What the sympathetic nervous system does is it starts increasing your heart rate. It starts increasing your respiratory rate, and it’s trying to get blood to your brain and to your heart and to your muscles. That’s where you want activity. You’re not digesting your body. Doesn’t care about repairing anything.
Your immune system is suppressed because you don’t need your immune system. At the moment. It has to divert resources to the things to keep you alive. Now, the way the sympathetic nervous system rushes blood to your brain and to your heart and to your muscles is by increasing influence. Right.
Inflammation is perfusion of blood by just like, if you get a cut on your hand around that, cut this inflammation to try to heal the cut. [00:14:00] And what do you see around that? Cut. You see red swollen skin, right? That’s perfusion of blood to that area. So the same thing happens in your brain. Same thing happens in your heart and in your muscles.
So it’s not very hard to see that that’s not a nice state to be in most of the day, right? Where you can’t digest, you can’t rebuild your immune system. Doesn’t work appropriately. You’re actually in this inflamed overactive state, your blood pressure is high. Your heart rate is high. Everything is under stress.
Right. That’s not a good state to be in 18 hours of the day, 15 hours of the day, right? That’s a St. You need to be in for a few minutes in order for you to run away from danger or fight the danger and then be able to come down from it. So that’s the HPA access that actually activates this response. Now the role of the gut place that is really, really important.
Is, as I mentioned, cortisol gets dumped in the gut, right? One of the things that happens, it gets [00:15:00] metabolized and it helps me police blood pressure. Then it also starts binding glucocorticoid receptors. There’s another effect of cortisol in the gut. When you have an unhealthy gut, when you have an unhealthy gut, when cortisol gets dumped in the.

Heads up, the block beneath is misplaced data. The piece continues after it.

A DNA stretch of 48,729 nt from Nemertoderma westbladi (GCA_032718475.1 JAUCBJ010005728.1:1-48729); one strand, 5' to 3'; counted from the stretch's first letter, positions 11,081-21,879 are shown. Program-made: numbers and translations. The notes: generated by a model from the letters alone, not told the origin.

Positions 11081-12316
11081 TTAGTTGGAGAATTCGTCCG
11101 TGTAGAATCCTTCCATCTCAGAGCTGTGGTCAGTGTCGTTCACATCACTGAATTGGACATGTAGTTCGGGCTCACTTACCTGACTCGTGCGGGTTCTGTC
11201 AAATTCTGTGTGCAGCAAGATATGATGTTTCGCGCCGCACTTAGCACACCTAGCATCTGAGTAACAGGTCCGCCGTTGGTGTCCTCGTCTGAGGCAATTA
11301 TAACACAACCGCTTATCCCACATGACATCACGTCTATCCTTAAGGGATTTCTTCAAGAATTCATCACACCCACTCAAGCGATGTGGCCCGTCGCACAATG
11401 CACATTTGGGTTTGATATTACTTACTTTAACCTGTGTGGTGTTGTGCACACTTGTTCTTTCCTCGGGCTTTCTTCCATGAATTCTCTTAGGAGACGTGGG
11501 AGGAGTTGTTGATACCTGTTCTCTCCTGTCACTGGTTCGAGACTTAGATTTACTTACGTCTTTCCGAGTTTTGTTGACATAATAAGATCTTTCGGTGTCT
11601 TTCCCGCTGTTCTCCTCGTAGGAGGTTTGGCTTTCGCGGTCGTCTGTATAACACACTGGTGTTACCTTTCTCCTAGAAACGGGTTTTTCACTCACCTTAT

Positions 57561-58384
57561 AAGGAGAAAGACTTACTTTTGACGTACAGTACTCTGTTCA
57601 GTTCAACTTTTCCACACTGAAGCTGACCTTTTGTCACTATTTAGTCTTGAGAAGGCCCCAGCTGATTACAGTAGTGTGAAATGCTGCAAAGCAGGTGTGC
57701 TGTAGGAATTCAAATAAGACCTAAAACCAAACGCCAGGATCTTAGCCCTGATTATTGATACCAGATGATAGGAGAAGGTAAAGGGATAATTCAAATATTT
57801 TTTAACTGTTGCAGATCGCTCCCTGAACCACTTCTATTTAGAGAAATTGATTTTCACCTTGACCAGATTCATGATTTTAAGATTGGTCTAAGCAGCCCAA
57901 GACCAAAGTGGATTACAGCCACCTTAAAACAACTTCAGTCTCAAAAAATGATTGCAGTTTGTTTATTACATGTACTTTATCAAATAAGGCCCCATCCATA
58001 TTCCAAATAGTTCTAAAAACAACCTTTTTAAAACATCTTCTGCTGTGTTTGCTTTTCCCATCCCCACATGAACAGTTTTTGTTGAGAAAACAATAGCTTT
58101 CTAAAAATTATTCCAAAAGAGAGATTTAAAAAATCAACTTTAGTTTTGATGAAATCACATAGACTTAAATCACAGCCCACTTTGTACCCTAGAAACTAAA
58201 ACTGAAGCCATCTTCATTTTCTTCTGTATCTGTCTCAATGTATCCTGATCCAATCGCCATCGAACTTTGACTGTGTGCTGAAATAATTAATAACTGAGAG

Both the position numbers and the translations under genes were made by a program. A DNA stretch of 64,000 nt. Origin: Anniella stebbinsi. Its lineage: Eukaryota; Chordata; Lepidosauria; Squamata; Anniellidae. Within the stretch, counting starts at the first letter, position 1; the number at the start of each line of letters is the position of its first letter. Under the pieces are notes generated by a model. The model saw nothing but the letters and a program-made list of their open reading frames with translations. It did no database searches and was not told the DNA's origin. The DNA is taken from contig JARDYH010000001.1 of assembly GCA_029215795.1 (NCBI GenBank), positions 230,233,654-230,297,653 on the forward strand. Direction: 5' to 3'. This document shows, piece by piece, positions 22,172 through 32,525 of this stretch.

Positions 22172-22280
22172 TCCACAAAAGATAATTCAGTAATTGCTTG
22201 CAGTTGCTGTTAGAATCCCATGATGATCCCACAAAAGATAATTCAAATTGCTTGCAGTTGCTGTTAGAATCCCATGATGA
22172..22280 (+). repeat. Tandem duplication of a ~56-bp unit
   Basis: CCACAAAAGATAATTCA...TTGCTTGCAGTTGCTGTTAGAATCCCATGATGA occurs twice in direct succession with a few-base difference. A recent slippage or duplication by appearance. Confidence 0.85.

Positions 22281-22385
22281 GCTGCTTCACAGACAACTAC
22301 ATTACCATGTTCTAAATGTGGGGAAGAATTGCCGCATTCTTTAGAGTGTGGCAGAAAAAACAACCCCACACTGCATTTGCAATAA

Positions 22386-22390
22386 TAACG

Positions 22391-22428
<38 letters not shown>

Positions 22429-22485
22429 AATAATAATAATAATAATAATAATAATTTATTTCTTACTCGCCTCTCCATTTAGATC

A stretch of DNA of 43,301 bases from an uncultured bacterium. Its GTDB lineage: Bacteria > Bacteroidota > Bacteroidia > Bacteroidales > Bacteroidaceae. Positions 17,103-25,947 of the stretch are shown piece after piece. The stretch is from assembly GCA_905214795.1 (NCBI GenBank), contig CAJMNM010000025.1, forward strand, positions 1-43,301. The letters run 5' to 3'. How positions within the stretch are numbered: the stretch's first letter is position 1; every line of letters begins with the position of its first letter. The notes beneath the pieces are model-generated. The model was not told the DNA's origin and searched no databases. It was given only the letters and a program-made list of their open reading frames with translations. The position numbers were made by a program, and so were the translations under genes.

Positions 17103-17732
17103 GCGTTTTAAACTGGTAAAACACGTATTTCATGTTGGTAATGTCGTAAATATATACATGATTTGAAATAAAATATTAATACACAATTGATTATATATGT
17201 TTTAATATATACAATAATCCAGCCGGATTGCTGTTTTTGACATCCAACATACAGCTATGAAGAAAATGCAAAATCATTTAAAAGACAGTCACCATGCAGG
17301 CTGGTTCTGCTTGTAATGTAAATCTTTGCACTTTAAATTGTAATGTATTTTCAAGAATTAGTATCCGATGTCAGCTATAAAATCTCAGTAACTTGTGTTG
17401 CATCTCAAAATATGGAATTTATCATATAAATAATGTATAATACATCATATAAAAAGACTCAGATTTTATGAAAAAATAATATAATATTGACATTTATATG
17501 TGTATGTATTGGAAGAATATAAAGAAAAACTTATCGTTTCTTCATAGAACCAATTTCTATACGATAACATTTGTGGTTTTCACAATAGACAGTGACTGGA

It increases leaky gut, right? It causes inflammatory response in the gut lining and it drives leaky gut. And as a result of that leaky gut happening inflammation goes up even higher. And in particular does a compound in that inflammatory cascade that increases quite a bit. That compound is called interleukin six when interleukin six goes.
One of the big problems with it is it can make its way to the brain and re trigger the hypothalamus and then the pituitary and then the drain. Right. So a single stressor that kicks off this HPA activation to put you in the flight or fight state. So you can try to survive that single stressor, if your gut is dysfunctional, will cause leaky gut [00:16:00] and get you to reactivate your HPA access again.
Right. And then what happens when you reactivate your HBA? You get more cortisol, dumps more into the gut, the gut, and becomes even more leaky. Interleukin six goes up again, reactivates the HPA access again. So a single stressor can reactivate your HPA axis over and over and over again for hours on end, thereby not allowing you to come down from that stressor.
And here’s a double whammy. This is here’s a real kick in the pants. Right then I L six, that I six, when it goes. It also lowers the expression of those important glucocorticoid receptors, the ones that are supposed to bind the cortisol to turn on the signal, to bring down the system. So not only is it reactivating your HPA access, it’s also making it harder and harder to switch up.
Right. That’s where the gut comes into picture because when you have the right type of bacteria in the gut, what tends to happen is when cortisol dumps into [00:17:00] the system, not only do those bacteria prevent cortisol from making you got leaky, so you don’t have this reactivation, they also can send neurotransmitters to the brain to start trying to shift the brainwaves to that more relaxed meditative state.
So you can actually come down and recover from whatever is freaking you out, right? So it’s perfectly normal to experience stress. It’s perfectly normal to deal with stress. The big difference today is because our guts are dysfunctional, the same dysfunction that doesn’t allow us to digest things properly.
That leads to. And gas and discomfort in the gut that same best function also causes this reactivation of the HPE access from a single stressor. So our ancestors used the HPA access to survive and after the danger was gone, they would come down and they’d be perfectly fine for us. We get the HBR access activated for or reasons, and our ancestors did, right, because of a [00:18:00] tweet.
We saw an article or a comment somebody made or text somebody, or someone cuts you off in traffic. Non life, threatening things, trigger the HPA axis, and then that single trip. We’ll continue to trigger the activation throughout the day. That’s a big difference. So now most people are in this kind of heightened spin like that adrenaline rush, that hypersensitivity the lack of ability to really deal with a lot, right.